At least, that’s how I see it in my rational mind. On an emotional level, as I’m now realizing, I still have some reflexes in place. Someone can say the wrong thing to me, and it can trigger a relapse into old patterns, of feeling pressured to live up to an expectation.
Where am I going with all this? Time for a bit of confessional…
Last year, I began to slow down doing some of the things I’d been doing within the music scene. I wasn’t going to shows, I wasn’t talking to people, I wasn’t looking for opportunities to minister, not like I’d been doing before. Looking back, I realize now it was probably because I was just tired–after all the punishment I’d gone through in the last season, I hit the ground running when I got to Denver, and I never really gave myself permission to rest–so eventually I think I just ran out of steam. I just couldn’t move anymore.
This created a sense of crisis in me. What was I doing out here? Wasn’t I supposed to be “in ministry?” Had I gone AWOL? All of a sudden, a wave of guilt and fear came over me because of what I wasn’t doing. I felt lost, I felt cut off. And I felt like somehow I was failing my calling.
Panic-stricken, I started to pray fervently and started desperately trying to re-imagine some new ministry structure, some new organization, that would put me back into the saddle. A lot of good ideas, but still no energy to make them come to pass, because I was still worn out. I had forgotten what “calling” meant, and I had defaulted back to thinking it was something to live up to, rather than something I was invited into.
There are two things I think I’ve done right during this time of personal crisis. First, I prayed; I asked God for guidance and wisdom. And second, I didn’t get in a hurry; I didn’t try to make something happen just because I thought I should be doing something. I gave myself permission to wait and listen. And over time, through various channels, God has been calming my soul, speaking to me afresh. Through conversations with The Wild One. Through Matt’s article. Through personal impressions. Through revisiting my own blog. Reminding me that this is an invitation that won’t go away, not a mandate to fulfill. Reminding me that God is more in control of my destiny than I am. And reminding me that ministry can (and should) happen as I go, not because there is some structured thing with the word “ministry” nailed to it. What we do is primary; what we name it is secondary.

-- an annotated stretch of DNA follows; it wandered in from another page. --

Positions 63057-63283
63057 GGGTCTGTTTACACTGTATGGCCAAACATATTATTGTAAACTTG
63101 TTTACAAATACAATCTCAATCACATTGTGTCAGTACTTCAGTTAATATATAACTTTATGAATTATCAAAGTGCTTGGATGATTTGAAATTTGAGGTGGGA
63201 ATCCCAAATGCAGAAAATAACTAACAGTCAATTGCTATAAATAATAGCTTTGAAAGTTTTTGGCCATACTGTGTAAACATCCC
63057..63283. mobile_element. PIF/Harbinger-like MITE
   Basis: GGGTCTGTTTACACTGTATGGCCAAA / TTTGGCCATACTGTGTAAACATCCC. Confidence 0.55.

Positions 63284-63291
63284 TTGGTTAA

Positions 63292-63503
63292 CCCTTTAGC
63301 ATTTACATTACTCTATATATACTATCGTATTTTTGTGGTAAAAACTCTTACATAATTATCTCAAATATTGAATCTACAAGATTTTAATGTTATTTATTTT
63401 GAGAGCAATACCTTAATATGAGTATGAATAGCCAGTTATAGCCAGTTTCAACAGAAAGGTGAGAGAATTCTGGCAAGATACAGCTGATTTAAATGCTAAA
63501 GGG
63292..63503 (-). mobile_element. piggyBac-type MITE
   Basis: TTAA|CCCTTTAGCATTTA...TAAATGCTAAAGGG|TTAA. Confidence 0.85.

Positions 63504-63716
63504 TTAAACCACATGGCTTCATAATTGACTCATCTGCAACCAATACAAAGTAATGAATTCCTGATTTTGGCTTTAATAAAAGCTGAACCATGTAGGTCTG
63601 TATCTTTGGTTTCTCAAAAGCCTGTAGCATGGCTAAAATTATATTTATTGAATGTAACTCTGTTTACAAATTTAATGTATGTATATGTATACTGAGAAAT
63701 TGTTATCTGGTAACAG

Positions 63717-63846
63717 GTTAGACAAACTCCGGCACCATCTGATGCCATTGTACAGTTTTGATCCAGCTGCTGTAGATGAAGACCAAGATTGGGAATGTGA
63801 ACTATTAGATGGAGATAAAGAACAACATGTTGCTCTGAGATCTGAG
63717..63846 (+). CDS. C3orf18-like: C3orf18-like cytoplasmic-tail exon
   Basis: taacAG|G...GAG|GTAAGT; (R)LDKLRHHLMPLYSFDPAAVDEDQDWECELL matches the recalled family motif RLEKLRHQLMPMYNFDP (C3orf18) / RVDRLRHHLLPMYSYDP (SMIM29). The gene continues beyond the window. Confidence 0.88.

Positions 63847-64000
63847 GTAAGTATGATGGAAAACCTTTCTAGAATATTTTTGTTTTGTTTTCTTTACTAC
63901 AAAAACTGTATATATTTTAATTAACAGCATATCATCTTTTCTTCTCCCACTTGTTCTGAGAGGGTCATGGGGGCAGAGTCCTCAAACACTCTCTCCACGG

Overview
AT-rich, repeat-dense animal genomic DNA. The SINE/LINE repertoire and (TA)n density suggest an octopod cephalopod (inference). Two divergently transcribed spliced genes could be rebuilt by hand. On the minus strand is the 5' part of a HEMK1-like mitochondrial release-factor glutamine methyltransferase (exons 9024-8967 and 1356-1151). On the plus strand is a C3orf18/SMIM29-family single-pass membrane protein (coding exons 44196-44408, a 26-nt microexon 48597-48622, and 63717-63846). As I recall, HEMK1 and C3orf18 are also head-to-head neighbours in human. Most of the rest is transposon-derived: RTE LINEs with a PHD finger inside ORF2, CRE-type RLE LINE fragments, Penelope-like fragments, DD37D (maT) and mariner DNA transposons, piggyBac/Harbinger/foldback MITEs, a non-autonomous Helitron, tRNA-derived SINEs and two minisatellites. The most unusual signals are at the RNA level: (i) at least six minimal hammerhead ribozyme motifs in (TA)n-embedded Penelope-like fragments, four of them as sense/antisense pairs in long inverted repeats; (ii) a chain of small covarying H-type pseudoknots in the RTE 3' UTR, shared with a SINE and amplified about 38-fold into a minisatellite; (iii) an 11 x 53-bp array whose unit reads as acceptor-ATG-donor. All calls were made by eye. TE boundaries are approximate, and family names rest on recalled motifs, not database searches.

Things are still incubating in my soul, and I’ll have some more cohesive things to say about it soon. But being reminded of this simple truth about calling has inspired me with some ideas of how to move forward, now that I’ve actually given myself some time to rest. I’m still sorting them out, which is why it sounds a bit vague. But something’s changing.
I won’t lie: I still feel an inner push toward greatness (again, whatever that is). I still want to make a difference. I still dream big. I don’t think that’s a bad thing at all; it gives me energy, gives me a reason to get out of bed in the morning. But what is changing is the expectation. I’m not commanded to pursue it, but I’m released to pursue it–without any mental trappings attached as to what it should look like. In a paradoxical sense, being released from the expectations of what my calling must look like is restoring my passion to step into it.